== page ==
The Muses claim’d him

At the edge of a field, north of Crookston Wood, parish of Heriot, there is an undated monument taking the form of an obelisk:

The Ordnance Survey book of 1856 gives these details :

"A monument built of cut granite Stone it is about 8 feet high of conical shape and Standing on a pedestal of about 3 ft square, it was erected to Commemorate the Spot on which William Borthwick a young man of weak intellect Committed Suicide by shooting himself."

On one of the squares of the pedestal is the following inscription

“Friend looking at this Stone Consider life health how uncertain.
Pray that god by his free grace may prepare you for eternity”

on an other side is this

“Death is a debt to nature due which I have paid and so must you”.

The death of William Borthwick was announced in the Scotsman, June 1809. William was the third son of  John Borthwick, 12th of Crookston:

William’s father purchased Borthwick Castle toward the close of the eighteenth century  thus bringing it back into the family for the first time since 1672.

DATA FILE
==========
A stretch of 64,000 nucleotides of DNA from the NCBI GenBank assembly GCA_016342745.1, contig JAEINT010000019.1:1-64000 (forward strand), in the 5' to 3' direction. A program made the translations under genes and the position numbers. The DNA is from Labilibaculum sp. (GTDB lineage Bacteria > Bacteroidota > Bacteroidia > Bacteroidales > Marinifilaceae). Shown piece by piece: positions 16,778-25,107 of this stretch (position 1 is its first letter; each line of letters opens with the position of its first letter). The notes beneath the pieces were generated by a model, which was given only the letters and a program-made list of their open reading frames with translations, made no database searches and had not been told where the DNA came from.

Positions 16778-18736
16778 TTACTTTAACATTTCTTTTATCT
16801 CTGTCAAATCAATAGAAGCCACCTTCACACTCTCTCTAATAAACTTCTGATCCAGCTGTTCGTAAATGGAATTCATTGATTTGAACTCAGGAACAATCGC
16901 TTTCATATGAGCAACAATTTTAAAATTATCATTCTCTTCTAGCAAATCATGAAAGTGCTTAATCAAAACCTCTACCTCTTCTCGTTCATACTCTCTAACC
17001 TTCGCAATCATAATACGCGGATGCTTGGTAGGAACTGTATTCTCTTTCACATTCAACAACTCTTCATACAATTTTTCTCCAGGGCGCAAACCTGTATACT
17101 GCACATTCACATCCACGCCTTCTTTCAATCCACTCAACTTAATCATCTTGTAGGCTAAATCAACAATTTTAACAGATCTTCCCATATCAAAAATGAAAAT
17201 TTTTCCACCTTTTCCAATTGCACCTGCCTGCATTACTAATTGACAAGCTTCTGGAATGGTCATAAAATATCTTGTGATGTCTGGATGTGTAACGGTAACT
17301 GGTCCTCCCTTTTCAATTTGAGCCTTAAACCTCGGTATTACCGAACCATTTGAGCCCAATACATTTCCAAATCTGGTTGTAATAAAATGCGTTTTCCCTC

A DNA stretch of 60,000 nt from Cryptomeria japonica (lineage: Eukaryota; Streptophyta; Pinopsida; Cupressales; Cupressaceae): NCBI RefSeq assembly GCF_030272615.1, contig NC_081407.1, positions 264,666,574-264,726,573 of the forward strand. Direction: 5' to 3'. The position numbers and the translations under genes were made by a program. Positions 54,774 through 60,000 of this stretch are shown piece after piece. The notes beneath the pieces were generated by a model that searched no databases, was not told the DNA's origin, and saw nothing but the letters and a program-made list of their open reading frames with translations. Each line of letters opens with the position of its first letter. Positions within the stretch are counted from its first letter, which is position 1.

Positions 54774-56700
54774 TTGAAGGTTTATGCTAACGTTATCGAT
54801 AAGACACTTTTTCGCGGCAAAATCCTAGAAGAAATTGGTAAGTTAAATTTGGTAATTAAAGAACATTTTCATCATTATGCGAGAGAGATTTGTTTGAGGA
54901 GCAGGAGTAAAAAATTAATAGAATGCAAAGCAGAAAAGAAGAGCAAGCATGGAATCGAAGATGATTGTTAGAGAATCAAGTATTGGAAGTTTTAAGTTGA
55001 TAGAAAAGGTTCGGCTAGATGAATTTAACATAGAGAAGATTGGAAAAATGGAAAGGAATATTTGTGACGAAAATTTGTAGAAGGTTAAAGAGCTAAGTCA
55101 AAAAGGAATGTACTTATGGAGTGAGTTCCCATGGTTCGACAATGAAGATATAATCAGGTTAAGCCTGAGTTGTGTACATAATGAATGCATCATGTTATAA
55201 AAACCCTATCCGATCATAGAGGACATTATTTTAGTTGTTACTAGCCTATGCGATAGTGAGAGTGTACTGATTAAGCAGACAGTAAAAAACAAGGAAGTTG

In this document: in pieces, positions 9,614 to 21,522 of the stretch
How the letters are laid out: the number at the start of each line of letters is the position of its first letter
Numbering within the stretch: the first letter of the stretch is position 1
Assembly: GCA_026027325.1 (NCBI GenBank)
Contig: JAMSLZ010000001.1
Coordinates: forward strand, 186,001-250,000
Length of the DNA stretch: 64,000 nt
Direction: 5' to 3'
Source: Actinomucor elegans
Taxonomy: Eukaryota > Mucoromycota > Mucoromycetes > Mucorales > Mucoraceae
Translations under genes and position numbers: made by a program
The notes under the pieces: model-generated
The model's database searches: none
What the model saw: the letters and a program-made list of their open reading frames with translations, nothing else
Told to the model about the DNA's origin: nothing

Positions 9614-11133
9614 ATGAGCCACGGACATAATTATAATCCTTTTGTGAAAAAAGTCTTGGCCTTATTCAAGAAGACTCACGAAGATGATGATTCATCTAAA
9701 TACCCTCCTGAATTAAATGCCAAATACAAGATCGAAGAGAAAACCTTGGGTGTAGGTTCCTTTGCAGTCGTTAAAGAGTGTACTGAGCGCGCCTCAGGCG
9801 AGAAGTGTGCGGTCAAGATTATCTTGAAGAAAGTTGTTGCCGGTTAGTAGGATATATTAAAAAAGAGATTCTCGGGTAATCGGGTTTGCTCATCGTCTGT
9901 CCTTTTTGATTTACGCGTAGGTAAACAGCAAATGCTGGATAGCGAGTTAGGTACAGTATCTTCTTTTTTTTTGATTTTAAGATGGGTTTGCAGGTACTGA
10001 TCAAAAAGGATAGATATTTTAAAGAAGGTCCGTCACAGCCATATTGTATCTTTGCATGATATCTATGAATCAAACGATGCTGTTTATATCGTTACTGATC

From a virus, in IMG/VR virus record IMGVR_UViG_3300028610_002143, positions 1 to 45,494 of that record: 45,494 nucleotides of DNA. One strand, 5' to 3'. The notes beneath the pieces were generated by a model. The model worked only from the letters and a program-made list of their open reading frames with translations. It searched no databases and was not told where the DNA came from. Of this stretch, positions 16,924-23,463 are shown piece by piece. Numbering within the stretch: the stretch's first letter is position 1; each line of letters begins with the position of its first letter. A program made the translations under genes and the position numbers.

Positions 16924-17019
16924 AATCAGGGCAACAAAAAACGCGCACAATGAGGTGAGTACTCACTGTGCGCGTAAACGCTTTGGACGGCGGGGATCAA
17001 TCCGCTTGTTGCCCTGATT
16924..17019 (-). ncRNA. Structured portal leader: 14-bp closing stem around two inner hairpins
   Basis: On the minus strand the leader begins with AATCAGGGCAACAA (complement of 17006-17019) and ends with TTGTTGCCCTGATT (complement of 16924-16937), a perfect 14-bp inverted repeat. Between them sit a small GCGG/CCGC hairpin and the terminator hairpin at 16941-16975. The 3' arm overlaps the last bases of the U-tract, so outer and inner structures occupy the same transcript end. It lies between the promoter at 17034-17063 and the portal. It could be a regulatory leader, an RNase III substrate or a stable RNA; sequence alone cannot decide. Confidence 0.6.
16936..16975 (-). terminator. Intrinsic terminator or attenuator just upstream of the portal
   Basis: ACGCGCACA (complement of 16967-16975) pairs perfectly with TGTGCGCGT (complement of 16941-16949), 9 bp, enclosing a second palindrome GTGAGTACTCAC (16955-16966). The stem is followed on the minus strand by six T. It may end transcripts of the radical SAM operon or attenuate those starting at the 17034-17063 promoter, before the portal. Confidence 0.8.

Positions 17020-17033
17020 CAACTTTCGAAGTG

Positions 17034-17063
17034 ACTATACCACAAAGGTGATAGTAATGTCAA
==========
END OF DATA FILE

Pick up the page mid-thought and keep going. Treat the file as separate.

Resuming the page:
In the Scots magazine, October 1809, it was stated that William had died as a result of an accident and not by suicide.  The following LINES of poetry then followed:


Footnote:
William’s brother studied at Edinburgh University between 1802  and 1807.  In the Special Collections seven notebooks survive including lecture notes on moral philosophy by Dugald Stewart, and lecture notes on natural philosophy, by John Playfair.

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